“REAL” SIMPLIFICATION of the UK tax system could only result through an integration of the tax and National Insurance systems and a “radical” new approach to small business taxation, the Office of Tax Simplification has concluded.
The OTS small business tax review recommended that chancellor George Osborne should set out a timetable for reform by the end of this year. This is a further step than that set out in last week’s OTS report on tax reliefs, which simply recommended a more detailed review of a merger of income tax and NI.
The report said: “Maintaining two separate systems leads to a number of anomalies that provide incentives to distort behaviour.” An integration of income tax and NI would remove many of the anomalies, including “the pressure on the employment and self-employment boundary and should result in the IR35 legislation becoming obsolete”.
It said that there were “significant administrative savings” possible for employers and HM Revenue & Customs, citing a Treasury report from 2007 that claimed that the compliance burden of operating two systems cost employers £759m and HMRC £300m. It estimated a one-off cost of £200m for alignment.
The report indicated there would also be a fall in the need for professional tax advice from the accounting and tax professions.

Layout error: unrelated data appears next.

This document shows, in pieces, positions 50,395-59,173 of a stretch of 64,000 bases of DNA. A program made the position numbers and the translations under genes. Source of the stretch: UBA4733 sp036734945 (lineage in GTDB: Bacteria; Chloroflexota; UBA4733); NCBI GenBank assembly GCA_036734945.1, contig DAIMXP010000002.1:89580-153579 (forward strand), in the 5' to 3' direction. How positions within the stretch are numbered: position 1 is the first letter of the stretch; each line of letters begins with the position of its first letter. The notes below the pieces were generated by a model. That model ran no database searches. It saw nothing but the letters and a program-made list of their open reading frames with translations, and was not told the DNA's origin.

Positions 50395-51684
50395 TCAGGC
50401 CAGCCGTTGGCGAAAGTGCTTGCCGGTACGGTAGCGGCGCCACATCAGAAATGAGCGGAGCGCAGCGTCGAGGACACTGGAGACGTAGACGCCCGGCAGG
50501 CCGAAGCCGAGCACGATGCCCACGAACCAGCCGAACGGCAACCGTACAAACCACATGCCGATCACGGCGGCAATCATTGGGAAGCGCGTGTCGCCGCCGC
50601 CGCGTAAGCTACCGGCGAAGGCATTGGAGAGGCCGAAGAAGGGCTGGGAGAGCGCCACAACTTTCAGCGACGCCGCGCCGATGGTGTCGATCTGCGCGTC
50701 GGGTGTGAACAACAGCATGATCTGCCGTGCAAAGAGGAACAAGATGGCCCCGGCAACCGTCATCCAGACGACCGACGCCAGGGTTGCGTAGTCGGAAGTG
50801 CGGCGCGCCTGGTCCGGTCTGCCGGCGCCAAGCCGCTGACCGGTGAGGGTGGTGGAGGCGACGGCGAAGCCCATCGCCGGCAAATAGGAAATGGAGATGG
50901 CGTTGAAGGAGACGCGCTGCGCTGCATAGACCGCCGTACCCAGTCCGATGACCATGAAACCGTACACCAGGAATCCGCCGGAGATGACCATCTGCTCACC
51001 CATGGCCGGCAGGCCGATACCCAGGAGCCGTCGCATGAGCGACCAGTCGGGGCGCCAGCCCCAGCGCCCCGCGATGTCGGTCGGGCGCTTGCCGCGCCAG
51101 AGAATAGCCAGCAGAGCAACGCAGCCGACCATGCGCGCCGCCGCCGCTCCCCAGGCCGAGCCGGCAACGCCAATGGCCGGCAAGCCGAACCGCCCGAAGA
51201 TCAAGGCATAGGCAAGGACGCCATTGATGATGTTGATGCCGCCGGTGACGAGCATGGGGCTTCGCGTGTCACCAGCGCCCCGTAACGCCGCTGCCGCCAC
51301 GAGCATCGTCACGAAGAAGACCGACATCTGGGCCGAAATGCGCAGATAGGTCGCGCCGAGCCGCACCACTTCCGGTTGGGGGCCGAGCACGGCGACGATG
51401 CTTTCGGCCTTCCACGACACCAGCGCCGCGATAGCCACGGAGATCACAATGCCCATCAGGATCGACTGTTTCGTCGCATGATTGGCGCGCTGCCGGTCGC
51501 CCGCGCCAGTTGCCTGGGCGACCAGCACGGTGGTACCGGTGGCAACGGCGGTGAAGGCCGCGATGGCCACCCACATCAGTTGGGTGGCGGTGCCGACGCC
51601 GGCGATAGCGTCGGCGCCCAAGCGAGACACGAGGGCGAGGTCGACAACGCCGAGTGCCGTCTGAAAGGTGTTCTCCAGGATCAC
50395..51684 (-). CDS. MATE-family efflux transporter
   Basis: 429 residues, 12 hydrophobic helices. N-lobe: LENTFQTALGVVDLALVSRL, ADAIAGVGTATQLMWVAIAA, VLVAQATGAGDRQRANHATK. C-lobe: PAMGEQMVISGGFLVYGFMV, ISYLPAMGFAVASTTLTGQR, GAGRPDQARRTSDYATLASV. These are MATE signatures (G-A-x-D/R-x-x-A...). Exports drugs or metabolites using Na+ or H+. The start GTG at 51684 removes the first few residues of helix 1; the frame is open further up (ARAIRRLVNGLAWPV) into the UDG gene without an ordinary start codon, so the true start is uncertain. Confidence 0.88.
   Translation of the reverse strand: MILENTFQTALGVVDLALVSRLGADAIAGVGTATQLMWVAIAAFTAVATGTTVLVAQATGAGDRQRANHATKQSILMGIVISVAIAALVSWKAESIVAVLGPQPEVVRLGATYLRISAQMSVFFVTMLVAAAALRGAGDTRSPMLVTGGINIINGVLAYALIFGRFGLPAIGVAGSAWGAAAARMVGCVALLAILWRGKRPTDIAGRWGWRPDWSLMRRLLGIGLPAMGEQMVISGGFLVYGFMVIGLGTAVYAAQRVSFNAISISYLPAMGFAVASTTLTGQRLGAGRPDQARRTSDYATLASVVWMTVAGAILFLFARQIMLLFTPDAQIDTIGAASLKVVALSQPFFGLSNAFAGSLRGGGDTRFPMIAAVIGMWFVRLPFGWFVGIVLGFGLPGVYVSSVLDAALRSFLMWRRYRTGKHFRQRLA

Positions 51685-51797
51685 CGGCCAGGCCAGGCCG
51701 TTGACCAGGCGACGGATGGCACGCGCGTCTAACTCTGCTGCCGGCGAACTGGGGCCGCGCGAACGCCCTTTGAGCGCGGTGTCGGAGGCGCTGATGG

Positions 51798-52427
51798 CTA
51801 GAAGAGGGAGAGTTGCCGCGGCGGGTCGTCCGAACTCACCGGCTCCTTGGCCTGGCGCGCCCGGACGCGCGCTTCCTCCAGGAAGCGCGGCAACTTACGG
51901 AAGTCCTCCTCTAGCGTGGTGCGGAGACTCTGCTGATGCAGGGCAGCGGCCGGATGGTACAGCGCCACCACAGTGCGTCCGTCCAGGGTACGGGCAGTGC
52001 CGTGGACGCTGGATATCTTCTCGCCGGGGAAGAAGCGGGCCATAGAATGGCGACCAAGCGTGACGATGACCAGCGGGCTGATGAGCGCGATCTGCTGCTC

An overhaul of the small business tax system would consist of one of two approaches, the report said. There would be a tax based on turnover rather than profit or a fixed expenses deduction. Although there would be drawbacks with both approaches, they would remove the “relatively large compliance costs”.
The problems associated with IR35, which defines who is classed as self-employed and who is an employee in tax terms, would be removed with these major structural reforms, the review said. However, until they are implemented, the government should consider suspending the anti-avoidance mechanism or reform its administration.
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